IN THE same month that the Guardian began publishing Edward Snowden’s revelations of secret internet surveillance in the United States and Britain, the Australian parliament passed its first comprehensive legislative protection for government whistleblowers. The coincidence inevitably raises the question: would Australia’s new laws protect Snowden’s leaks?
At first glance there is a curious contrast between attorney-general Mark Dreyfus’s declaration that the new law would “strengthen the protections for those who report wrongdoing” and foreign minister Bob Carr’s implicit support for the US government’s response to Snowden’s actions. But, on one level, the two are entirely consistent. That’s because the new legislation avoids the difficult question of whether governments should provide protection for leaks like those made by Snowden.
The Public Interest Disclosure Act, signed into law this month, doesn’t protect disclosures to journalists or other external sources if the information concerned consists of intelligence material or relates to an intelligence agency. History tells us that some of the most serious cases of wrongdoing have occurred in this sphere, so it’s not surprising that this blanket exemption has been heavily criticised. In carefully weighing up the public interest between disclosure of wrongdoing within intelligence agencies and the need to ensure secrecy of national security information, it’s hard to imagine how any reasonable person could believe that a blanket exemption is appropriate. It’s more likely that the issue simply proved too hard for the government.
Regardless of its motivation, the exemption decision prevents disclosure in an area where government has extraordinary powers. But there’s another reason why Snowden’s leaks wouldn’t be protected by the federal legislation. The new law protects only those leaks that expose illegal actions or cases of maladministration. Whistleblowers will have no protection for leaks made simply because an individual objects to a government policy or program on the basis of his or her own political or religious beliefs, for example.
At first glance, this makes some sense. Public servants must provide their political masters with frank and fearless advice on policy, leaving the final decision on these matters to those with a democratic mandate. It is not for public servants to undermine government policies by making unauthorised disclosures simply because they disagree with these policies. Assuming that the surveillance programs leaked by Snowden are not in breach of any law (and it would appear they are authorised by the sweeping powers granted to the US government by the Patriot Act), this would mean that Snowden’s actions wouldn’t fall within the protection of the new federal legislation.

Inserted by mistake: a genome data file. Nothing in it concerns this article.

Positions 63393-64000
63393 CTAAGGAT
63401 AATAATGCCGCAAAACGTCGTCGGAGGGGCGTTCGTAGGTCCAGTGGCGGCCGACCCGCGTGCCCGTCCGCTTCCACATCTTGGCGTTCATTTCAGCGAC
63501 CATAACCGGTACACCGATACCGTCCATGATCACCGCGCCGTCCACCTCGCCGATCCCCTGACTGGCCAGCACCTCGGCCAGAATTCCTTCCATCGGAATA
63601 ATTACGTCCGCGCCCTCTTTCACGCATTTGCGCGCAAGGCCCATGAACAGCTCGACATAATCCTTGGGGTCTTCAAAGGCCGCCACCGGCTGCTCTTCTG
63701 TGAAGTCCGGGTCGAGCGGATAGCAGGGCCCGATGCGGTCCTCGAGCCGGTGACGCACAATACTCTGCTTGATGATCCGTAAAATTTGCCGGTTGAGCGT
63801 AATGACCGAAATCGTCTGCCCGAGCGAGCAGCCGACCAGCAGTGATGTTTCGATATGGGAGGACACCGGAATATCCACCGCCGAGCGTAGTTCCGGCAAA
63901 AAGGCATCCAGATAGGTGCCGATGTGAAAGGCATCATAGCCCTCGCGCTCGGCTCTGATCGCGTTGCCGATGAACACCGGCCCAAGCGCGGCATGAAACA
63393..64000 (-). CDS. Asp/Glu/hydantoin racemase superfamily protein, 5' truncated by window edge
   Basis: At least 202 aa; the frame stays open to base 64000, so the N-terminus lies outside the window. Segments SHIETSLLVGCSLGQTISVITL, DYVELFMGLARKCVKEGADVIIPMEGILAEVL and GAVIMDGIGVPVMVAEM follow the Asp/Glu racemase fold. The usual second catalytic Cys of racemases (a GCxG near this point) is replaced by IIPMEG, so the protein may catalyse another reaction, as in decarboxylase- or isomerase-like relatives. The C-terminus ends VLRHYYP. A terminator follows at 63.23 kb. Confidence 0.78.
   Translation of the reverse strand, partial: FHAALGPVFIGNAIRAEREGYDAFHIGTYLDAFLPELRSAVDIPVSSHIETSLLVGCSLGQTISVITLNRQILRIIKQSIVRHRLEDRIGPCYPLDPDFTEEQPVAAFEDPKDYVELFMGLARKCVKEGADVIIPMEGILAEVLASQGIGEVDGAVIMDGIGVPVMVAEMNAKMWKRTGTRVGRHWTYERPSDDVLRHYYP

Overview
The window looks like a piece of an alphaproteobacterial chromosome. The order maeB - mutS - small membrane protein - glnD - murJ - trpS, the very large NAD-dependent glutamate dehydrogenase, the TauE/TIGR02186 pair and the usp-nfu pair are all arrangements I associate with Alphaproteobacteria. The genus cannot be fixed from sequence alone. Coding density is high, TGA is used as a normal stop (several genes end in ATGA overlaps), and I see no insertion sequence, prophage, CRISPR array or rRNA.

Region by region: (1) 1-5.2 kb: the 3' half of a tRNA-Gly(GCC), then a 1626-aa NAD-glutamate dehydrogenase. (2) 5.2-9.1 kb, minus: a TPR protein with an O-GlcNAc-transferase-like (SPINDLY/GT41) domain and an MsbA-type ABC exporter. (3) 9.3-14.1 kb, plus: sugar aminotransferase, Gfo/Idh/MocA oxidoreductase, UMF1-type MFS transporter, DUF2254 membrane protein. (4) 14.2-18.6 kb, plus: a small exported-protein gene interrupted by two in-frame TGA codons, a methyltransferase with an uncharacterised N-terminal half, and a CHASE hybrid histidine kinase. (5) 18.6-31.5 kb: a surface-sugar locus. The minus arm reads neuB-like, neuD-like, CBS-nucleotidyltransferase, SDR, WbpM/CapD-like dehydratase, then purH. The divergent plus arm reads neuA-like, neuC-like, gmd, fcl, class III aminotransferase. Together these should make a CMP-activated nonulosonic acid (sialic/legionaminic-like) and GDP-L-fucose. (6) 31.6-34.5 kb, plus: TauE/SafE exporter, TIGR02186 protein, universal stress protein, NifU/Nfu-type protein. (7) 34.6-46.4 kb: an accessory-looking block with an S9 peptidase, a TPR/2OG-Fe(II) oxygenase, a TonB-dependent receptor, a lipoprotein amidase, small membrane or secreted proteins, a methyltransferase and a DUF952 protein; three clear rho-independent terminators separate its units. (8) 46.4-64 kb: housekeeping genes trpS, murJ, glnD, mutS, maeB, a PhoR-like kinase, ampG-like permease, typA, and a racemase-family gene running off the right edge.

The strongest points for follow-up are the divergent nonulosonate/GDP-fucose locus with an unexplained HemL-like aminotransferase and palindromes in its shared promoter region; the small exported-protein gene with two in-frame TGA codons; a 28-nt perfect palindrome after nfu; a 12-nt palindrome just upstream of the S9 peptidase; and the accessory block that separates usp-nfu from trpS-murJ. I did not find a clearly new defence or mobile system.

Snowden’s leaks are motivated by his personal belief that the policy represents unnecessary incursions into individuals’ privacy. As the subsequent commentary has revealed, that belief is shared by many members of the community, but certainly not by all. So why should his judgement of the scheme trump that of the democratically elected government? Would it undermine democratic principles to allow unelected individuals to make autonomous moral judgements, as Snowden did?
This brings us to the crux of the question about the non-protection of these types of leaks under the Australian legislation. Top-secret policies are not ordinarily revealed to the public, so voters cannot consider those policies when electing a government – which means that those policies are not necessarily part of the government’s democratic mandate. Snowden’s leaks provided the public with information that will allow them to be better informed when they bring the government to account through the ballot box (and in other ways). It is no answer to the lack of protection for Snowden that he is placing his own political judgement above that of politicians who have a democratic mandate from the people; the people won’t have voted on these policies because, without whistleblowers like Snowden, they wouldn’t have known about them.
Does this mean that these types of disclosures should be protected? Many legitimate, public-interest-based arguments can be made for keeping some government policies secret. The need to maintain the secrecy of investigative methods and sources, and the protection of individuals involved in these endeavours, are among them. The more we move towards a surveillance state in which community protection and safety are considered to trump individual freedoms, the stronger these arguments become.
Before we decide whether our laws should protect someone like Edward Snowden, we need to ask ourselves serious questions about the type of government we want and the community we want to live in. Do we want a community that gives its government a blank cheque to undertake top-secret surveillance programs in the name of national security? Or do we want to accept a level of insecurity in the name of freedom and the accountability of the state?
In other words, do we want to know everything, with the potential risk that this would undermine the ability of the government and its agencies to protect us from some threats, or are we happy not knowing everything, with the risk that the powers being exercised in the name of national security are being abused or exercised in ways that we hadn’t imagined?
These questions go far beyond whistleblower reform, and are part of a larger conversation about acceptable government responses to terrorist threats and community expectations of government. Here in Australia, our government has been brave enough to have a short conversation about whistleblower protection in non-controversial areas, but we are a long way from the other conversation. •